Consensual Issues (part 1): Rape Culture & the lifestyle

The recent fervor of discussions, disagreements, and posts about what is happening in our communities has escalated to the point of yelling, pointing fingers, and blame.   At the heart of the current discussions is the notion of rape culture and how it pertains to the lifestyle.  It’s a very emotionally charged discussion that has a lot of merits from all sides involved.  While such discussions would normally be really good points of reference, there’s a lot of emotion out there (and rightfully so).  When emotions get the best of us, the rational part of our brains seem to go bonkers.

Let’s start from the beginning:  We have long since been taught to treat women with respect.  We have very strong ethos that we shouldn’t be violent towards women.  I agree with that.  Yet, in regarding our lifestyle, there is violence–consensual violence–that transpires between like-minded folks.  By and large, we all smile, nod excitingly, and go: “yes, Yes, YES!”

We are all a little warped.

But we like it that way.

So right off the bat, the first questions we need to be asking ourselves are:
1.) Am I comfortable with the concept of consensual violence towards women?
2.) Am I okay with others looking at me scornfully because I partake in a lifestyle that supports the concept of consensual violence towards women?
3.) Am I being honest and real about my approach to this concept or am I trying to live vicariously through my dark fantasies?

The simple reality is that abuse towards women exists.  Harmful, non-consensual abuse happens.  The lifestyle can’t turn a blind eye towards abuse, but it also means that we really have to examine the overall culture and how it applies to each one of us.  To do so, we need to agree on the vernacular and source of terminology we’re going to use.

About those definitions:  The abuse discussions generally center around the concepts of “rape culture” and “victim blaming.”  Therein is a problem.  These terms have roots in the feminist movement that openly describe how our current society has become numb and desensitized to sexually violent occurrences.  The original feminist movement has come out against many of the things we do in the lifestyle.  Those terms (rape culture and victim blaming) speak of and in opposition to sexual violence against women.  They come out against sexual objectification.  They come out against rape of any kind.  They come out against violent masculinity.  They come out against “gray rape,” which walks a fine line when it comes to consent.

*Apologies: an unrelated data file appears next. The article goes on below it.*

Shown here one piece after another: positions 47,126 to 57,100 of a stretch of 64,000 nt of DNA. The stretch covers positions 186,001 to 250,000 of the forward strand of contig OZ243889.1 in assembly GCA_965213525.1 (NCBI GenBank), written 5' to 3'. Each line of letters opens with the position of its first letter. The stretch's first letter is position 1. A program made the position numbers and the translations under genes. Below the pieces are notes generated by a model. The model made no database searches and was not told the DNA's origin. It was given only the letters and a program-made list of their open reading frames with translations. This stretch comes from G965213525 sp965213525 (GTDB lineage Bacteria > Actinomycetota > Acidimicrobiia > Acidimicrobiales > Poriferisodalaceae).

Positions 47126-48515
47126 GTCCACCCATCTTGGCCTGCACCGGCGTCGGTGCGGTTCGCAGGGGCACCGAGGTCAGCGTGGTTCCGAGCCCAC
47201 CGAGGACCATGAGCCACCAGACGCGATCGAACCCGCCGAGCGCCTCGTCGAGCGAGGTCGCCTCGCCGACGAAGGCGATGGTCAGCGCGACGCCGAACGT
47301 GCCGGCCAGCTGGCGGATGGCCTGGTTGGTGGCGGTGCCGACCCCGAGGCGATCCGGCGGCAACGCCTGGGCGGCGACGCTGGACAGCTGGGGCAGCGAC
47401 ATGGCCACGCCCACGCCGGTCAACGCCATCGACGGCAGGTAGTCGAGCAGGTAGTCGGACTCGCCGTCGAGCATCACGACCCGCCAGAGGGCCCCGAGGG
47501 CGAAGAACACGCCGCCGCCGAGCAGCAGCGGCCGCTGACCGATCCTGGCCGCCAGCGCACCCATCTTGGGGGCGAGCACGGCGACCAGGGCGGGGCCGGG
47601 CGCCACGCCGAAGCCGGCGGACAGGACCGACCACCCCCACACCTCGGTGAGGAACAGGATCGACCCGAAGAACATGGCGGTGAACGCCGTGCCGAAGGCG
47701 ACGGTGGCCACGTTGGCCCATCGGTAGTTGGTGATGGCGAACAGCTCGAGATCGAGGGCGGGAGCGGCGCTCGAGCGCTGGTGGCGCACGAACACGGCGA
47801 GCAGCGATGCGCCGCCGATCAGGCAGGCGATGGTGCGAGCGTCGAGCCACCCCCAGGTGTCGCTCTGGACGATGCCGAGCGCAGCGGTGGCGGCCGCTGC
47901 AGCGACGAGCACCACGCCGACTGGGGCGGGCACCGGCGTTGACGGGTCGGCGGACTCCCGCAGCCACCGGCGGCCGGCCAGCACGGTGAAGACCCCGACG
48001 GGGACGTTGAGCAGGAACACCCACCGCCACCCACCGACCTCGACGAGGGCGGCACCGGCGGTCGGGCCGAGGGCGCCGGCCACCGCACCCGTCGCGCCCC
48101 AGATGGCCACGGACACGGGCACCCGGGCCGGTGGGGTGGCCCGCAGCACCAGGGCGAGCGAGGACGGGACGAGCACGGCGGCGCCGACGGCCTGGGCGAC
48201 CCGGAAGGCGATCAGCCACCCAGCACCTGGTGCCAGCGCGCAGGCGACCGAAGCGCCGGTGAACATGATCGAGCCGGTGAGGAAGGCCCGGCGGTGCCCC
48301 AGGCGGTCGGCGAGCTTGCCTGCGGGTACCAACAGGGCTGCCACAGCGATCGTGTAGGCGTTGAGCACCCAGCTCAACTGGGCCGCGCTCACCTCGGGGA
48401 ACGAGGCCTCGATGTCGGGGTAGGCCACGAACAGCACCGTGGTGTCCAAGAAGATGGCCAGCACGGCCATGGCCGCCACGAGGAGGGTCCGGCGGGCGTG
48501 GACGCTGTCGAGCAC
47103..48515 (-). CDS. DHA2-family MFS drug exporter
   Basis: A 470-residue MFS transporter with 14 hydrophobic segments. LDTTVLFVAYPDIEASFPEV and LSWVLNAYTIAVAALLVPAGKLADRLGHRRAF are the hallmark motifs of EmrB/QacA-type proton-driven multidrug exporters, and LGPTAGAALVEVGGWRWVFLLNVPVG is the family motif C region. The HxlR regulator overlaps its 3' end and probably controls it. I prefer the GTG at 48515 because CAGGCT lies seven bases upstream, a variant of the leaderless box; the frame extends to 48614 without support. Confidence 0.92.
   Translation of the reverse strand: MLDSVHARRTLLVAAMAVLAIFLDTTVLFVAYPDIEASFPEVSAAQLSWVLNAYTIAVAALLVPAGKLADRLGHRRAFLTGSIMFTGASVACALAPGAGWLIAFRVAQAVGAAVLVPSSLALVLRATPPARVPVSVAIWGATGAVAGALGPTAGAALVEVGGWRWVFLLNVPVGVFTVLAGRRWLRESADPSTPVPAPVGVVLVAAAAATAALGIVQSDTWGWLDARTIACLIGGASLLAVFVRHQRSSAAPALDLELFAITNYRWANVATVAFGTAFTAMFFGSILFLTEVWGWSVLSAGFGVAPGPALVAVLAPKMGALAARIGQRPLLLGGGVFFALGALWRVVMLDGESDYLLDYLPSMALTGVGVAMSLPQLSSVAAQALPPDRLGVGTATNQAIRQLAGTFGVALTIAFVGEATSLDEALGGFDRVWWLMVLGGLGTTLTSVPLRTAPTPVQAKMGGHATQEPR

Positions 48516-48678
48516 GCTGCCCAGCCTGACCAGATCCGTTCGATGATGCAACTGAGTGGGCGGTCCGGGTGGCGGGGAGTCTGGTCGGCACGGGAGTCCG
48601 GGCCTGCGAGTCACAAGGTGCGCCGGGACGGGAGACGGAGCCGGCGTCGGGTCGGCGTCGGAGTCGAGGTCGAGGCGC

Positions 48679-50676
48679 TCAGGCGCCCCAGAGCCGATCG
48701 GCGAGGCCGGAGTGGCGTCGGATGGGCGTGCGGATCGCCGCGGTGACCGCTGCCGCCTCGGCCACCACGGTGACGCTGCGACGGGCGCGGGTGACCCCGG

And collectively, we normally say: “Okay, so what’s the problem?”

We are the problem.

“I’m sorry, what?”

When we employ the terms, rape culture and victim blaming, at their most basic root definitions, they make clear and concise references that land squarely on the lifestyle. Then the folks that coined the terms originally are looking at us (in the lifestyle) as part of the problem.  In their eyes, the lifestyle partly enables the current rape culture issue.  We enable the problem because we accept the belief that “it’s okay to do some of this stuff,”  (i.e., violence, spankings, whippings, forced-hair-pulling, and other such sexual yumminess) as long as we’re consenting.

Please note that nowhere in the inordinate amount of articles on rape culture does it condone anything regarding consensual BDSM or the lifestyle.